Despite the fact that more and more women are choosing not to marry or to marry later in life, American culture is still confounded by a single woman and abhors a single mother. Single mothers are seen as a problem to solve with the corrective of marriage.
According to a 2022 Pew survey, “Some 47% of U.S. adults say single women raising children on their own is generally a bad thing for society, an increase of 7 percentage points from the 40% who said the same in a 2018 Center survey.”
Yes, married couples are less likely to live below the poverty line. And yes, children who grow up in two-parent households are more likely to graduate from high school or go to jail. But that’s not the result of holy matrimony. It’s just money.
Poverty isn’t a natural result of living in a one-parent household. Our society and economy discriminate against women, especially single mothers, and then blames them for the result. In a 2022 article for Slate, sociologist and author Scott Coltrane pointed out, “...Kids whose parents don’t live together are more likely to experience poverty, both because those with less education are less likely to marry and because splitting the income that once supported one household means a lower budget for both new ones. For those kids … divorce isn’t driving bad outcomes; poverty is.”
What hurts children the most isn’t divorce — it’s an American system that reinforces racism, sexism, homophobia, and poverty.
People who are poorer are more likely to divorce, thus compounding inequality. But women earn less than men, and mothers earn even less than childless women. Add in the cost of childcare and the fact that women are still the primary caretakers and more likely to leave their jobs to take care of children, and what you have is a system designed to punish women for daring to leave a bad marriage. When women reach out to the government for assistance, the response is to shame them into getting married again.
In a 2017 article for The Daily Beast, Dana Goldstein examined this issue through the lens of single fathers, noting, “It’s not that poor people don’t respect marriage. It’s that in a country in which more than 300,000 low-skill, well-paid manufacturing jobs have disappeared since the early 1950s—replaced by unstable, low-paid positions in the service sector—many single mothers smartly choose not to live with or marry their children’s fathers, because they are not attractive mates. These men are typically unemployed or severely underemployed, and sometimes also addicted or abusive. Marriage promotion won’t work until low-income men get the education, health care (both physical and mental), and jobs they need to contribute to family life.”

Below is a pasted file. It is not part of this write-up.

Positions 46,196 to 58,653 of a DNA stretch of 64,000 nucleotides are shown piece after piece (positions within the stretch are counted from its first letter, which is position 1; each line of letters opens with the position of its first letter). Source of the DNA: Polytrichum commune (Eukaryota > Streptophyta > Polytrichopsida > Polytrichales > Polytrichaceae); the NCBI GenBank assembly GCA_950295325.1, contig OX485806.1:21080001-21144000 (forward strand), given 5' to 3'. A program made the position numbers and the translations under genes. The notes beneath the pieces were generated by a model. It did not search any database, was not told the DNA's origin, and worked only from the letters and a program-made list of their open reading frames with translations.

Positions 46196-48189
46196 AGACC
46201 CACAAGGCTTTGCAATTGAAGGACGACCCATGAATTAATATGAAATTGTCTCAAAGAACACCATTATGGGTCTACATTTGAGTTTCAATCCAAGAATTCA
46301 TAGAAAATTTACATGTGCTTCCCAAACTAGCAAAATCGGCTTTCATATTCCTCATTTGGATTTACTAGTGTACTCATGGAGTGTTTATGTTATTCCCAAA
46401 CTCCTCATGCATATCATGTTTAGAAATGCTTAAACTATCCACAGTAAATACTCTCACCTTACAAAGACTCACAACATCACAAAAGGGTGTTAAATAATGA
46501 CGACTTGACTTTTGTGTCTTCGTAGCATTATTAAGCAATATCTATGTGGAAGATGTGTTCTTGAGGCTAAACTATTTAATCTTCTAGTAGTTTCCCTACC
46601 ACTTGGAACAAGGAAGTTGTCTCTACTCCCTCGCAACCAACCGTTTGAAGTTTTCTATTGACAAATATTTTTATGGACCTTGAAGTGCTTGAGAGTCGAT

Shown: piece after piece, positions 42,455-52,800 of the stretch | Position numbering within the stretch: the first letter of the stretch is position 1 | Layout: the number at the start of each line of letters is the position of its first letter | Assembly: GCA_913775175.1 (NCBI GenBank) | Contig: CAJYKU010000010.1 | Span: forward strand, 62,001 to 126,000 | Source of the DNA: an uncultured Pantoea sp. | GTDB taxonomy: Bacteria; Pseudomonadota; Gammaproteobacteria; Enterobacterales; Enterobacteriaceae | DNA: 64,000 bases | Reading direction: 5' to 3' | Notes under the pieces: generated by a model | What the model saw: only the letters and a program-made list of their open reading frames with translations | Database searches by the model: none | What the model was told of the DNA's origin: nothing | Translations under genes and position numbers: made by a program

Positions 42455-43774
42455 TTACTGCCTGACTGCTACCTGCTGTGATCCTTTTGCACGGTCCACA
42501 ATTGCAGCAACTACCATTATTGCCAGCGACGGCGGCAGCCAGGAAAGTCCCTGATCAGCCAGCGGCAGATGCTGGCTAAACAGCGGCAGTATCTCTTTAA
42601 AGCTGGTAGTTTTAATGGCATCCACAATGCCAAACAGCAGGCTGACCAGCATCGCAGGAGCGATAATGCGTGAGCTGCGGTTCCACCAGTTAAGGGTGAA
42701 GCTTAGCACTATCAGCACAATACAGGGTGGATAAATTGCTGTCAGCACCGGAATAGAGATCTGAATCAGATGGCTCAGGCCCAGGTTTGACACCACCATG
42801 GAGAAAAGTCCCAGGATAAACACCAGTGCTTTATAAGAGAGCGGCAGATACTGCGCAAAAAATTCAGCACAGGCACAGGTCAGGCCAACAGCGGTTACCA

A 2019 study by the US Census Bureau concluded that in places where divorce is quick and easy to obtain, “The number of marriages increases by at least 9%. Female suicides decrease by 8% to 16% and domestic violence decreases by around 30%. Women start working more outside of the home — up to 7 percentage points more — increasing their economic clout in a marriage by bringing income that they control into the home.”
Essentially, making families stronger starts with giving women more freedom, not less.
One easy way to cut divorce rates? Raise the minimum wage.
And, at the risk of stating the obvious: Study after study shows that a well-funded social safety net reduces poverty.
Dismantling SNAP doesn’t save money or prevent fraud, which is virtually nonexistent anyway. We know how to help lift families out of poverty. We even know how to help parents stay together. It begins with money.
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Yes, he’s the grandson of Iowa’s octogenarian senator, Chuck Grassley.
There are other data that show different numbers. But all the data indicate that in Iowa the number of SNAP recipients is down from a decade ago.
My editor, Serena Golden, pointed out that a search of the document reveals that the term “single mother” appears four times, “marriage” appears 26 times, and “single father” appears 0 times.
Third footnote is important. For (almost) every single mother, there is a single father. You don’t get to be just a MAN again because you’re not taking care of your kids or their mother. You’re a single father, bro. Up to you what kind.
Of course, when we hear “single mother” we’ve been conditioned to think of a WOC in a uniform dragging 3 runny-nosed, crying kids into their grandma’s apartment in a rush. “Single father” is Ryan Reynolds in a crisp white shirt strolling a little blonde girl into a Montessori classroom on his way to work.
You have to get into the super racialized “baby daddy” lexicon to even have words to describe the more-typical distribution of responsibilities and resources of men and women who have had kids together and are not or no longer married.
But most kids have two parents their whole lives. The language we use for them, and the connotations attached, is extremely telling.
The use of "entitlement" is so strategic since most English-speakers will read it as a negative rather than simply a term for having the right to something. We're talking about food and shelter and access to healthcare. I...do think humans are entitled to those things...
Very telling about someone's worldview when they think access to food is something certain humans shouldn't have a right to.